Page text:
A new adult gender medicine clinic within the Duke Division of Endocrinology, Metabolism, and Nutrition is accepting intersex patients or those with gender dysphoria or transsexualism. The clinic is one of the first of its kind based in a North Carolina academic medical center.
The clinic began operations on a small scale early in 2018 to assess demand and create a collaborative network within Duke Health by incorporating mental health services as well as relevant medical and surgical specialties.
Endocrinologist Carly E. Kelley, MD, MPH, and Blaine Paxton Hall, PA, a physician assistant who has worked as a Duke hospitalist for more than two decades, will lead the clinic. Their goal is to develop a center that mirrors the long-term work of the Duke Center for Child and Adolescent Gender Care within Duke Children’s Hospital. While transgender care has been provided for adults by endocrinology as well as other Duke clinics, the new program will offer more focused and comprehensive services than existing practice permits. “We want to unify the effort and establish a state-of-the-art approach across the health system,” Kelley says.
The clinic opens at a time when expanded research and development of evidence-based protocols have yielded dramatic improvements in therapeutic strategies. Kelley and Hall will incorporate new Endocrine Society practice guidelines, released in December 2017, to initiate and monitor the use of cross-sex hormones, anti-androgens, GnRH, and other associated medical treatments to facilitate gender transition and confirmation.
“Our team focuses first on developing trust and building strong doctor-patient relationships to assist in a transition that can be difficult and challenging for patients,” Kelley says.
In addition to offering medical treatment for intersex patients, gender dysphoria, and transsexualism, the clinic will create a physician education initiative. “We hope to provide an exciting learning opportunity for fellows, residents, and students across our institution. Many clinicians are not trained to treat gender dysphoria and so we hope to bridge that gap in both knowledge and comfort level,” says Kelley. She adds that the clinic also plans to eventually contribute to gender medicine research.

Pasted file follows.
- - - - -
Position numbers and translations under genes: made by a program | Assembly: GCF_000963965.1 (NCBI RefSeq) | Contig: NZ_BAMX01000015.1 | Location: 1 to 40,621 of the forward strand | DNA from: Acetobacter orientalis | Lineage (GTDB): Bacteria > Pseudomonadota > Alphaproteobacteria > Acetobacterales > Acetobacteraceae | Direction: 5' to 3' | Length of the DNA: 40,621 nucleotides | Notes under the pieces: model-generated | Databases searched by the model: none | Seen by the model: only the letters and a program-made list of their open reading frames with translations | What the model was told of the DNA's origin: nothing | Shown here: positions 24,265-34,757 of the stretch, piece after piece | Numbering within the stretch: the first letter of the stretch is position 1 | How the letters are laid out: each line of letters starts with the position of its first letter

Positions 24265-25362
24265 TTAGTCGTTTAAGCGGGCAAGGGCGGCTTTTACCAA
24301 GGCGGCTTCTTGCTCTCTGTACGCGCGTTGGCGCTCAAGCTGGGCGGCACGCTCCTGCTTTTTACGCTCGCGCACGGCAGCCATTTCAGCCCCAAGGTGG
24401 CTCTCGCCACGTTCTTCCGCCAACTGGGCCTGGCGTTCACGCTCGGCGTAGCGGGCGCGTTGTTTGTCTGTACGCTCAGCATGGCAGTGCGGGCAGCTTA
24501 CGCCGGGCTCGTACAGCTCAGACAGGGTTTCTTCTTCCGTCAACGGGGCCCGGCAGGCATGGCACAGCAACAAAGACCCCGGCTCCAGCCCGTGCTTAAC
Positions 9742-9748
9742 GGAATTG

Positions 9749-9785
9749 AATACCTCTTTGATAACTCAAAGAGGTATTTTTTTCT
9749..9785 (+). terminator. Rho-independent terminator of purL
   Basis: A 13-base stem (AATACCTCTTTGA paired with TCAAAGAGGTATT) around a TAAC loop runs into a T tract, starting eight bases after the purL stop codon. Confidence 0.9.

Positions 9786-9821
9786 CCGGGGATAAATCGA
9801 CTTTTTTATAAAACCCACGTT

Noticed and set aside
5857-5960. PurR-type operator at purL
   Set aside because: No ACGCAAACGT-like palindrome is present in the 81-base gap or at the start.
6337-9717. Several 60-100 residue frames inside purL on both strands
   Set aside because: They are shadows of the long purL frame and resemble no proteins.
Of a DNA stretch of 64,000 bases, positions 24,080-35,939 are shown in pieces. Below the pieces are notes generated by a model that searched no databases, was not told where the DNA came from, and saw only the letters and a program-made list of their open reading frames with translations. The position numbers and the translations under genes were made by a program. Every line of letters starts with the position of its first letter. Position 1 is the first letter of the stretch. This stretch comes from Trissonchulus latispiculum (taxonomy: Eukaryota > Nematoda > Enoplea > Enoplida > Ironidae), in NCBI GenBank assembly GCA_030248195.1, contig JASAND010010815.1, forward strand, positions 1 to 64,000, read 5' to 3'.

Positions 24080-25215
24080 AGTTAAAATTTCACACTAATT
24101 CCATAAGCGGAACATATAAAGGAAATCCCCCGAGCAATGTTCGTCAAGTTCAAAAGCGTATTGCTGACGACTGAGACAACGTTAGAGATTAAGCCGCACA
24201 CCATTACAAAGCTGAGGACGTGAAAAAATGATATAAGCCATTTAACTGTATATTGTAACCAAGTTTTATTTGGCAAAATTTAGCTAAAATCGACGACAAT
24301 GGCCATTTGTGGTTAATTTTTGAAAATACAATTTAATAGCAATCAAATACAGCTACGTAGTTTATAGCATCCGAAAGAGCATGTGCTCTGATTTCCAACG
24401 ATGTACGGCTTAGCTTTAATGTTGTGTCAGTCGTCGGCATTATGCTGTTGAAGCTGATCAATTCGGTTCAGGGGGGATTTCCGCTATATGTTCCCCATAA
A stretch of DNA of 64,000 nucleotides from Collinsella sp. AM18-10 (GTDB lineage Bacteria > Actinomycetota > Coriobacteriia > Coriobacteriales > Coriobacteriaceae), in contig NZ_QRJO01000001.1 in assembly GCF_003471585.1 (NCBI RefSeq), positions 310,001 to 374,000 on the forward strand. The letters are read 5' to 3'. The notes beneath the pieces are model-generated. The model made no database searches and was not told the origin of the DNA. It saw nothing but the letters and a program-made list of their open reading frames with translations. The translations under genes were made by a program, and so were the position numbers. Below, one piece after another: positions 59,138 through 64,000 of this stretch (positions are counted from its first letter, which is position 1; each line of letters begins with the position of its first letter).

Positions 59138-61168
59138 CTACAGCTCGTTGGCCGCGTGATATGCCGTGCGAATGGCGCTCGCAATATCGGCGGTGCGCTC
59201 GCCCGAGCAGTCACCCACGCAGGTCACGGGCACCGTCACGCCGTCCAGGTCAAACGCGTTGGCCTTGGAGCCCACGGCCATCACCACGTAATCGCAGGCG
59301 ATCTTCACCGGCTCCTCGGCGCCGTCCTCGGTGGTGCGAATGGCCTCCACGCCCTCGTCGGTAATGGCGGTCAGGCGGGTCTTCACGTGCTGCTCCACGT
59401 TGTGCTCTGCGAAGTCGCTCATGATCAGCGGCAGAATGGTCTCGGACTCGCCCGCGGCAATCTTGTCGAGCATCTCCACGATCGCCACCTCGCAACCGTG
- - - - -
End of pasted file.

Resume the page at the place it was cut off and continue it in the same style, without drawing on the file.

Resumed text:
Although the adult gender medicine clinic had been discussed for several years, the project was shepherded to completion by Hall, who underwent full medical, surgical, and legal gender reassignment in 1983. Hall is an author of the current version of the WPATH (World Professional Association of Transgender Healthcare) Standards of Care as well as an adjunct assistant professor and advocate for gender medicine.
“The lack of a true gender medicine option for adults in North Carolina has created a very haphazard care environment,” Hall says. “However, the primary care community has done a tremendous job caring for these patients.” The clinic will work closely with primary care physicians, who will continue to play an integral role in patient transitions.
David A. D’Alessio, MD, chief of the Endocrinology, Metabolism and Nutrition division, says the long-term objective is to build a clinic to provide multidisciplinary services and state-of-the-art treatment. “People with gender dysphoria are underserved in our region and most of the rest of the United States,” D’Alessio says. “We believe endocrinologists can play a role in the care of transgender people, and we hope our initiative will spur the development of the type of multidisciplinary program at Duke that is ideal for these individuals.”